Eliezer Molina: ‘Puerto Rico’s problems are not only red and blue’
By Pedro Correa Henry
Special to The Star
This is the fifth in a series of interviews with candidates running in the 2020 general elections
In order to fight against corruption and patronage, bring power to the people and promote economic development in Puerto Rico, independent gubernatorial candidate Eliezer Molina said he and his cabinet hold “The Antidote” to tackle institutional stagnation and heal the island’s economic system.
Molina spoke with the Star on Monday about “The Antidote,” which is the name the engineer gave to his political model. He said it was built to address various issues that concern Puerto Rican citizens, although one of his main priorities is to rebuild Puerto Rico’s consumerist economy into one focused on production, providing resources to strengthen small local enterprises and strengthen in-house manufacturing.
“There will be more to it in a document that will be released in a few days, so people come to [see] that Puerto Rico’s problems are not only red and blue; it’s a political issue due to a consumerist economy that has collapsed,” Molina said. “We must transform this.”
As another priority is to fight against corruption, the independent gubernatorial candidate said he proposes to amend the island Constitution by summoning a constituent assembly in order to give people the opportunity to choose the judges that will occupy the bench seats in the country’s courts.
“When it comes to corruption, we propose to amend the Constitution for the purpose of letting people appoint their judges and develop a community mechanism to judge their decisions, unlike now, with the Legislature and the governor appointing them, and they later have to judge those who nominated them,” Molina said. “Do you think that a judge can be unbiased in a case against the person who appointed them and on whom they depend to be nominated again? That’s the root of corruption.”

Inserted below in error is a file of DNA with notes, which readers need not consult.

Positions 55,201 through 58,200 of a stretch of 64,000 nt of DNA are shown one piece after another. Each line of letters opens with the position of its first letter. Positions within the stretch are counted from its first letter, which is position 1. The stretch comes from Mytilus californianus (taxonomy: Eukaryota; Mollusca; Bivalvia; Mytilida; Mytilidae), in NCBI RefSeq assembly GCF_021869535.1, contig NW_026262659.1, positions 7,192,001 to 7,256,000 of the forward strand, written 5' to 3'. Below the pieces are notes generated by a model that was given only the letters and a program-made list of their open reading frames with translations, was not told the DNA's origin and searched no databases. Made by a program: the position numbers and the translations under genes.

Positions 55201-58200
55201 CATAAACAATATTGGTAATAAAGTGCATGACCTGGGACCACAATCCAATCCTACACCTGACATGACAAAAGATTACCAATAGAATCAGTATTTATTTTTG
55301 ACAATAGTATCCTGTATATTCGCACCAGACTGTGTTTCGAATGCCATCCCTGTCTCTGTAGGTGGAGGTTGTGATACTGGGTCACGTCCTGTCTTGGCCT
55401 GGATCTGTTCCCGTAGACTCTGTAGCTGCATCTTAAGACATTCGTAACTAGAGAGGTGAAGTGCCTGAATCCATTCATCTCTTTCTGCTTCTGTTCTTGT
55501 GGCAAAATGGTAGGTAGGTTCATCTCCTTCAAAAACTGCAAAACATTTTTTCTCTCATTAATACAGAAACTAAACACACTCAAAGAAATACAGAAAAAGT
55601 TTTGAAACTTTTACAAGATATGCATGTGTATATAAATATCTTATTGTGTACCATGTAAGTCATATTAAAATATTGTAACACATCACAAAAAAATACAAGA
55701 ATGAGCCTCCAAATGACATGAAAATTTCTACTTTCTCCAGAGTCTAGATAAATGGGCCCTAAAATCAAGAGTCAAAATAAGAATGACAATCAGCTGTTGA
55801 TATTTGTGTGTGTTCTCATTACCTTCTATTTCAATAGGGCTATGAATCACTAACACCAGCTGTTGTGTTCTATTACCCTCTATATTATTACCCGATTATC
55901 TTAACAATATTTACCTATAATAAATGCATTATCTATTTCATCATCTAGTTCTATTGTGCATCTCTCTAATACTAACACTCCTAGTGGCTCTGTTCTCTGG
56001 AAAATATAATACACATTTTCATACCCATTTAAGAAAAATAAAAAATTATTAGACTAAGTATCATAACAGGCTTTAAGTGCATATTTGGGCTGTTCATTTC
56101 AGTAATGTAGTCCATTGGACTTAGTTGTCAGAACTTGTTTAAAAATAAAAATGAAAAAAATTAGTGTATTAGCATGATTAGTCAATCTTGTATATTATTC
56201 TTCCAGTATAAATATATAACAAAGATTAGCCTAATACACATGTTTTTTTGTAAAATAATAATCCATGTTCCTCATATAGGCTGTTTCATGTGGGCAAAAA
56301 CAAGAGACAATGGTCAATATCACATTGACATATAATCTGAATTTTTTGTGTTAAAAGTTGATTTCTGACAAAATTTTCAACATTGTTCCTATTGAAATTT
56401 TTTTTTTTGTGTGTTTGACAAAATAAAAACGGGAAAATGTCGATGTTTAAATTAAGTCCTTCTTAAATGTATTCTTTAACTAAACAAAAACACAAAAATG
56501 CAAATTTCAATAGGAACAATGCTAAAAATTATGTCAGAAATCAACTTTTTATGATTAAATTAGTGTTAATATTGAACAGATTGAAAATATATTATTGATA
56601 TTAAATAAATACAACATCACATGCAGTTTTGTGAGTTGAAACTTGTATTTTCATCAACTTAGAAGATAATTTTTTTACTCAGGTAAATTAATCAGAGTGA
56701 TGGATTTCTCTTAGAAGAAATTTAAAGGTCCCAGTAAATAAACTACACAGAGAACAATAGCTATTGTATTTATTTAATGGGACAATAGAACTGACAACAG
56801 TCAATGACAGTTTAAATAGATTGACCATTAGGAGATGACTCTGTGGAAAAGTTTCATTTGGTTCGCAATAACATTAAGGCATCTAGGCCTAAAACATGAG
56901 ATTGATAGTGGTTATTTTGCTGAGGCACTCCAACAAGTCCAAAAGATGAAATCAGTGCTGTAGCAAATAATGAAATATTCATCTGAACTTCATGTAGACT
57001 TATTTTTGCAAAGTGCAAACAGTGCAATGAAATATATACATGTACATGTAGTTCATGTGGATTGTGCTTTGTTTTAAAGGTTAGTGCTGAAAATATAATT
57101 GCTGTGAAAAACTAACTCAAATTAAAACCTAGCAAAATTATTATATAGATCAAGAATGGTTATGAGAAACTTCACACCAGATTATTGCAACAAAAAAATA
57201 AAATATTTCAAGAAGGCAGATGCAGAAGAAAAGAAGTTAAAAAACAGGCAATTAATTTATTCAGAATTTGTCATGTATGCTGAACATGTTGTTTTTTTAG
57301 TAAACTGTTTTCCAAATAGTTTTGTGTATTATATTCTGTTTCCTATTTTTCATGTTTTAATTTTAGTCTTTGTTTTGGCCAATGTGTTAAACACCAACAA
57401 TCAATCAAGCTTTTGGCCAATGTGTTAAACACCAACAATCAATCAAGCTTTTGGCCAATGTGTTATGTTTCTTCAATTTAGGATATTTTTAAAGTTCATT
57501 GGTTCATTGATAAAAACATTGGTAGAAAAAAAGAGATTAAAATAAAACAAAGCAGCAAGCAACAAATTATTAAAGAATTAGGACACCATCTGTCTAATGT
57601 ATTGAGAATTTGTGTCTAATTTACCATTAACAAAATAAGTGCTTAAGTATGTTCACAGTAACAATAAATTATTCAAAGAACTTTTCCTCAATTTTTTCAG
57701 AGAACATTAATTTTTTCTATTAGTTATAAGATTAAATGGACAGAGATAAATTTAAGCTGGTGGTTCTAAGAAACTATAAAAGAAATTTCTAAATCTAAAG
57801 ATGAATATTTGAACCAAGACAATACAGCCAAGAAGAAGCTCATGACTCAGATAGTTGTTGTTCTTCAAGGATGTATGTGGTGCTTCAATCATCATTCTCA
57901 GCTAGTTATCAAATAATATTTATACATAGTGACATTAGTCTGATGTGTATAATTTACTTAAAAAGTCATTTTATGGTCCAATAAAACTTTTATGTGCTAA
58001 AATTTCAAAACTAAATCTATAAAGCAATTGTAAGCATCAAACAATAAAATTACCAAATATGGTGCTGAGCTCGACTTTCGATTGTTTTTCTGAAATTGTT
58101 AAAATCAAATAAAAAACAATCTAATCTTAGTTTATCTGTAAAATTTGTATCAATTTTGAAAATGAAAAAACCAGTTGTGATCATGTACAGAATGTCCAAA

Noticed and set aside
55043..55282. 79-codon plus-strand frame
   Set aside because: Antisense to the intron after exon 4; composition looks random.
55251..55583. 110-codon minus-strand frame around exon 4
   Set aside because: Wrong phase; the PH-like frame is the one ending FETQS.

Meanwhile, when the Star asked Molina why a constituent assembly was necessary for his political model, he said it was not only to provide the opportunity to elect the people who will occupy the courts’ bench seats, but also to address the issues with the public pension system and define essential government services with every social and civil sector in Puerto Rico.
“We propose a constitutional assembly so every social and civil sector from Puerto Rico can unite, generate this document and hold on to the good things from our Constitution, while mending what’s not positive from it because no one can tell me that allowing a triple tax exemption is a good thing,” Molina said. “Nobody can tell me that it is fair that there are general obligation bonds where I, first, cut pensions to my workforce, where I close schools, where I close hospitals before paying a bondholder. That is not technical, that is financial corruption.”
Meanwhile, he said his “Antidote” project also proposes that politicians’ immediate family members should not be able to be hired by any public entity, since he believes that politicians “came to serve people, not to get rich.”
“We see that senators hire their representatives’ family members, and vice versa, or hire the mayor’s family members,” Molina said. “We saw that from [Gov.] Wanda Vázquez [Garced] when we found out that both her daughters were getting their salaries paid by the country; it’s unacceptable, that cronyism of coming [to the government] and having a political career, and making money to sustain their families is one of the variables we will work on to fight against corruption.”
Molina said further that Puerto Ricans need a document that respects people’s will and that citizens must stand up and insist that they cannot let themselves be frightened by “corrupt politicians into tolerating corruption because they don’t provide the tools to move forward.”
“We need a document that enforces Puerto Ricans’ will, and we don’t have it,” he said. “We can’t be scared of this because in life, we try to progress and everyone who’s unable to adapt to changes is bound to disappear, and we won’t disappear. We have offspring, we have grandchildren, we have a future ahead in our country.”